All 13 Ball State frats agree not to host events with alcohol for 3 months

Ball State University
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MUNCIE, Ind. (WTHR) - Riverside Avenue near the Ball State University campus is home to several fraternities. It's also "party central" come weekends, but not anymore, at least not for the next three months.

On Monday, the presidents of all 13 fraternities agreed not to host any social events with or without alcohol until after January 31, 2018. That includes parties or gatherings at their at their frat houses or anywhere else.

They also agreed that all members would undergo mandatory training on alcohol abuse, sexual assault, bystander intervention and hazing.

Kathy Wolf, Ball State's Vice President for Marketing and Communication, said the he decision to go alcohol-free for three months "was prompted by the leadership of our fraternity presidents in collaboration with the university."

She stressed it was not in response to a single event.

"What happened is what we'll describe as a series of patterns or behaviors that are not consistent with the culture of Ball State and what we desire to be," Wolf said.

While social media lit up after the agreement became public, few fraternity members were willing to talk about it.

One said he knew nothing about it until Monday night. Another said they'd been advised not to comment.

"I think it's understandable from the school's perspective and a good opportunity for fraternities to focus on academics," said Daniel Jo, who belongs to Sigma Alpha Epsilon.

When asked if it was controversial, he smiled. "I would say so," he said.

While Wolf said the decision to go alcohol-free was based on several issues, several students said they were convinced it's in response to at least three sexual assaults over the last few weeks.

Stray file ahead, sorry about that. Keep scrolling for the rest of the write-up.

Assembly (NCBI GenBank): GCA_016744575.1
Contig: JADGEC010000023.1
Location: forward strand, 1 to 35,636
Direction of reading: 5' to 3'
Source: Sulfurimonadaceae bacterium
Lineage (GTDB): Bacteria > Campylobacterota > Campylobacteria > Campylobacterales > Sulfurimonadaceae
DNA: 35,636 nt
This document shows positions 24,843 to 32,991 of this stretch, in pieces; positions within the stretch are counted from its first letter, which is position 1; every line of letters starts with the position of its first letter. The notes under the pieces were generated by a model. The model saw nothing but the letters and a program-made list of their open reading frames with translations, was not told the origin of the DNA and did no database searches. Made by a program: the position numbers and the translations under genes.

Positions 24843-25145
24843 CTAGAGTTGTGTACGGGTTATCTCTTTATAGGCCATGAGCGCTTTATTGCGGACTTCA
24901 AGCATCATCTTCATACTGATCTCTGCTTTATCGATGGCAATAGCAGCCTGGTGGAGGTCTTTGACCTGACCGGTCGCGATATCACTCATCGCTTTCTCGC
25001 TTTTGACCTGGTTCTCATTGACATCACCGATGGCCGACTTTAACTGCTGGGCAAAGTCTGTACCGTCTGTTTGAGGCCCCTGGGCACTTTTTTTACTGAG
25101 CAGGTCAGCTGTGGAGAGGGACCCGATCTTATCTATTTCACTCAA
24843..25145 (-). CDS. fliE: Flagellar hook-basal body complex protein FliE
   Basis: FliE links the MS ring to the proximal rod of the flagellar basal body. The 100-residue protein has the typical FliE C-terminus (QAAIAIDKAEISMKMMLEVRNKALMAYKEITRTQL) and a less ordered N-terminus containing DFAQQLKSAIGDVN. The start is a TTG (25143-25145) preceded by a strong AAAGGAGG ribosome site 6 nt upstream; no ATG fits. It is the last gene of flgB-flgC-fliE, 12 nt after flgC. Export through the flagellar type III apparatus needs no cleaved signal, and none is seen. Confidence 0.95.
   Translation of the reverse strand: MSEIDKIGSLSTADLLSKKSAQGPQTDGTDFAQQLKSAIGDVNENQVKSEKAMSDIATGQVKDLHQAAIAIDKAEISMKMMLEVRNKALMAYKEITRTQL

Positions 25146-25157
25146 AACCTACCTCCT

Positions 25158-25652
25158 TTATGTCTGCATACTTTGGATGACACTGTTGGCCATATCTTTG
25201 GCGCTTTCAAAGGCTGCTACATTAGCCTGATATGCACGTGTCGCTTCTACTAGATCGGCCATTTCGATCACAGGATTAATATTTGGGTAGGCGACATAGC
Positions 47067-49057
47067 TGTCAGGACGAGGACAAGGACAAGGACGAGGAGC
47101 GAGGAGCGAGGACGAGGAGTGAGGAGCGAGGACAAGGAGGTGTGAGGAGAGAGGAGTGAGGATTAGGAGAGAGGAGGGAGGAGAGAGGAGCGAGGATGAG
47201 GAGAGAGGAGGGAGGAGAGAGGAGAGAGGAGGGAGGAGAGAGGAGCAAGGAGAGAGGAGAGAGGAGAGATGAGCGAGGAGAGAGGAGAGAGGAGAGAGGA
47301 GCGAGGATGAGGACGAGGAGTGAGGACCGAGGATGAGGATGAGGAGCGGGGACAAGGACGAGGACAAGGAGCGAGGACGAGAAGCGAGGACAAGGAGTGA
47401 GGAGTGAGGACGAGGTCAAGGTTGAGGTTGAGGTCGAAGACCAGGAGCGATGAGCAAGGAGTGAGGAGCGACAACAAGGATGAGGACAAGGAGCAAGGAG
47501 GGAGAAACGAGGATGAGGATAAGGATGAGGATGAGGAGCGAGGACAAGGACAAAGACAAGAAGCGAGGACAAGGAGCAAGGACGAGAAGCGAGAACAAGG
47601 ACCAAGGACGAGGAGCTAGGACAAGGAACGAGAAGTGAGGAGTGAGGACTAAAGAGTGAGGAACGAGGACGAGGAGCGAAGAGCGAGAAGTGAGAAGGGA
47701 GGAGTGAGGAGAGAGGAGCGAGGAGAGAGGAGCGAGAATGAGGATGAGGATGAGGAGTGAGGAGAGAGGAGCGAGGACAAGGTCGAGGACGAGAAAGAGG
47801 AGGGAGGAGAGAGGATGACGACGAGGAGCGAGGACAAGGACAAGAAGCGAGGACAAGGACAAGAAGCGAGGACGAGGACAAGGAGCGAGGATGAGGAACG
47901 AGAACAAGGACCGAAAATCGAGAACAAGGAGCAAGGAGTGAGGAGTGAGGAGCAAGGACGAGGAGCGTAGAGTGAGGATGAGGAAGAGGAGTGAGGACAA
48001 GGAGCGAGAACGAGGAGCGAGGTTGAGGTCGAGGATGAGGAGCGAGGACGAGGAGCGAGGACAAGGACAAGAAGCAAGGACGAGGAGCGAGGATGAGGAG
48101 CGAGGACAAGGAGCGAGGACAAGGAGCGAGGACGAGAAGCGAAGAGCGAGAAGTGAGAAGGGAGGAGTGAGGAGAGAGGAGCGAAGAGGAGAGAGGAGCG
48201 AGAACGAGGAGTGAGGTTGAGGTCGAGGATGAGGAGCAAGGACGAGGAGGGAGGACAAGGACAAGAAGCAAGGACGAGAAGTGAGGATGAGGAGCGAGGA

"I applaud the university for taking any step (to address) sexual assault, but I think the way they did it was incredibly weak, and casting a blanket statement over an entire community for something when not everyone committed a crime, is not a good thing to do," said Cat Anaganos, a sorority member.

"There's a problem and they're trying to solve it," said freshman Isaac Geiger.

"But I don't think they're handling it properly and they're trying to cover it up and saying they're shutting it all down, but they're not dealing with what happened," Hannah Newton said.

"Instead of making it an issue of are fraternities being persecuted or not, it's really not about that. It's about keeping everybody safe," said Michael Fenters.

As for what happens if a fraternity violates the agreement, Wolf said she fully expected fraternities to abide by the agreement. If one didn't, the university would take action, though she declined to elaborate.

She also said that they will reassess things in late December or early January to decide whether the ban should be lifted or extended.

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